Patrick Reardon looks at 1001 Books You Must Read Before You Die for the Chicago Tribune, and decides he wants to add his own favorites. Check out his eclectic list at the end of the piece. (thanks Steve)Maud mentioned off-hand that she abandons 95% of the books she starts before page 50. Sandra posted that this was "quite a failure rate," and Maud responds in the comments that in this case she was "pining for a very specific kind of manic reading experience that happens for me maybe ten times a year now rather than every few days, as it did when I was a child."Dogbert writes a book: "It's part fake autobiography and part plagiarism" (via H2O)Pinky is about to start an MFA program at Pitt. The reading list looks excellent.Harper Lee will have an item in O of all places. According to the AP story, "a letter for Oprah Winfrey's magazine on how she became a reader as a child in a rural, Depression-era Alabama town." It's for the July "special summer reading issue."
From the Ruins of Empire author Pankaj Mishra recently visited Japan and wrote about the experience for Caravan. In particular, he was struck by the ways “much of [the country] presents a spectacle of aged modernity,” and how “it is with some shock that you recall that Japan was where once the future lay, before its bubble burst in the early 1990s, and the country, pushed inward by adversity, became a strange absence in our lives.”
"It’s the marriage of one kind of darkness to another... the black storm cloud of Neel’s pen is well suited to Dostoyevsky’s questions of God, reason, and doubt." On Alice Neel's illustrations for The Brothers Karamazov, from The Paris Review. Pair with our own Kevin Hartnett's much lighter take on the novel, "Reading The Brothers Karamazov: Even a Toddler Knows a Funny Name When He Hears One."
In the first two lines of a piece in the latest New Yorker about the Alaskan poet Olena Kalytiak Davis, Dan Chiasson points out that her new book, The Poem She Didn’t Write and Other Poems, has an undeniably excellent title. In describing her appeal, he says that her submissions to the canon are “anti-submissions,” by which he means that she actively rejects association with more famous poets. “Davis’s professed unworthiness is one of many tricky manifestations of her ambition,” he writes.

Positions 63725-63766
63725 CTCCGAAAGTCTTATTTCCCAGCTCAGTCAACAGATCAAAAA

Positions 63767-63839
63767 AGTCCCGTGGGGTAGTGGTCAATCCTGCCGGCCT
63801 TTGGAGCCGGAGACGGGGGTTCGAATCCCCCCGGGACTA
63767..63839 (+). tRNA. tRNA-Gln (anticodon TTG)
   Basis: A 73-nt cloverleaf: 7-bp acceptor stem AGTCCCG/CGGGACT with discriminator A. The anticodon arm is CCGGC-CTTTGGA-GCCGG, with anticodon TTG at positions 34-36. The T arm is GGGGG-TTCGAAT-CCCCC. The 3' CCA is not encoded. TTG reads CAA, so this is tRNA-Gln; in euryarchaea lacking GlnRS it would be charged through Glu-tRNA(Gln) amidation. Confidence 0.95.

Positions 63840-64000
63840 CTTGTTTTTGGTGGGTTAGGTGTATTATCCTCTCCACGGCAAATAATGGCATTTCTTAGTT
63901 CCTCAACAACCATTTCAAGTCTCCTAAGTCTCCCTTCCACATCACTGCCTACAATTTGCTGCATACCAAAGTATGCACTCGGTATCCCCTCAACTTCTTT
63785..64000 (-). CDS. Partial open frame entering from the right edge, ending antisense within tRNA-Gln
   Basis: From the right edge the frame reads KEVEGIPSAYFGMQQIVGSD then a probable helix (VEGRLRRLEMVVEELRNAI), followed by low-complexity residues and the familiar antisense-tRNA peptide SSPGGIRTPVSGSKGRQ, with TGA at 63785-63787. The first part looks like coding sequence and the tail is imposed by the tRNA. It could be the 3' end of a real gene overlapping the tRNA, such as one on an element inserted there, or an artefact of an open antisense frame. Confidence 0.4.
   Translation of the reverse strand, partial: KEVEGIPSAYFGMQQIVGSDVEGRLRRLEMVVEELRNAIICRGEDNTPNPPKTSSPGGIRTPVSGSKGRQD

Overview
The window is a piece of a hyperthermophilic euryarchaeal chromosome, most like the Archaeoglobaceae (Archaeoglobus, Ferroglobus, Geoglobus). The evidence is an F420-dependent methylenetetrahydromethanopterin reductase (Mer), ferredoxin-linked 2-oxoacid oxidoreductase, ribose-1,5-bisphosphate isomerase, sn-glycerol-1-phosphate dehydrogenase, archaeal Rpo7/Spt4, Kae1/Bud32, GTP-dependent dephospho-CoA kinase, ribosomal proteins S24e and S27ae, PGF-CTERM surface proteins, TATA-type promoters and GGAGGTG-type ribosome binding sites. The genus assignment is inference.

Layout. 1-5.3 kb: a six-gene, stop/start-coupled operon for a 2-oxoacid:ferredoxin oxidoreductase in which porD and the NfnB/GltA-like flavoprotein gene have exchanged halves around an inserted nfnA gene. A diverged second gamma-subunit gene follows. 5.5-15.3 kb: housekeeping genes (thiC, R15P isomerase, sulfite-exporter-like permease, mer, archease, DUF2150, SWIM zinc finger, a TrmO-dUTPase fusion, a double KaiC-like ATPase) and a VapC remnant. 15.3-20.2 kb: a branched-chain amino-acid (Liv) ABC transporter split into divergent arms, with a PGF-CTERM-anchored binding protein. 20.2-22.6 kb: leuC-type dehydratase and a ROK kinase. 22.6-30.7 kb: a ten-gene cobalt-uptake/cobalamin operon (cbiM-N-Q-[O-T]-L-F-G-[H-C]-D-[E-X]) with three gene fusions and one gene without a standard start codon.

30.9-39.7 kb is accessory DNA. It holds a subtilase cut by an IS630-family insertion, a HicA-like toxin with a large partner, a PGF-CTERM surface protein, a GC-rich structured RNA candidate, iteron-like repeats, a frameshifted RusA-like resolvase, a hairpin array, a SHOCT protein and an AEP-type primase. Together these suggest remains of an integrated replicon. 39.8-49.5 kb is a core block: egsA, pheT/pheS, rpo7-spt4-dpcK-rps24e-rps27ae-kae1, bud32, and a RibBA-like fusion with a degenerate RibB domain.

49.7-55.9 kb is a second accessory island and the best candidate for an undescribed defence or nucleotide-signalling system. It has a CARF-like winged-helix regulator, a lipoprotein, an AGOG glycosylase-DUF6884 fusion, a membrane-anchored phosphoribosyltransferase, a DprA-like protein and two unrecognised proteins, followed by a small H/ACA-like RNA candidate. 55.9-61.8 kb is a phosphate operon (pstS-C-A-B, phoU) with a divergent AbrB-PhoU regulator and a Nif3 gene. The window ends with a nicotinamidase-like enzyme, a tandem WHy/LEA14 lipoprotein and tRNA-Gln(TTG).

Is just me, or has The New Yorker been resurgent the last few weeks? In addition to the David Grann piece mentioned below, we've gotten: Bloomberg, diving, James Wood's most cogent essay to date on atheism and belief, and a F-B-P triple play. (That's Friend to Bilger to Paumgarten, for those keeping score at home.) And I read the fiction for five issues in a row - a personal best. I know they assemble these things far in advance, but it still feels like the Ian Frazier "Siberia" two-parter, eight years in the making, started some kind of conflagration of awesomeness. Thoughts?
As the 20th century wore on, the Strugatsky brothers grew pessimistic about Soviet Communism, eventually turning their fictional worlds from socialist utopias to dystopias. Their most famous early novel, Noon: 22nd Century bears little resemblance to later works like Hard to Be a God, which implicitly criticizes the Soviet government. At The Paris Review Daily, Ezra Glinter charts their evolution.
Out this week: Eat Only When You’re Hungry by Lindsay Hunter; The Locals by Jonathan Dee; Rebellion by Molly Patterson; Red Light Run by Baird Harper; Darkansas by Jarret Middleton; and Double Portrait by Brittany Perham. For more on these and other new titles, go read our most recent book preview.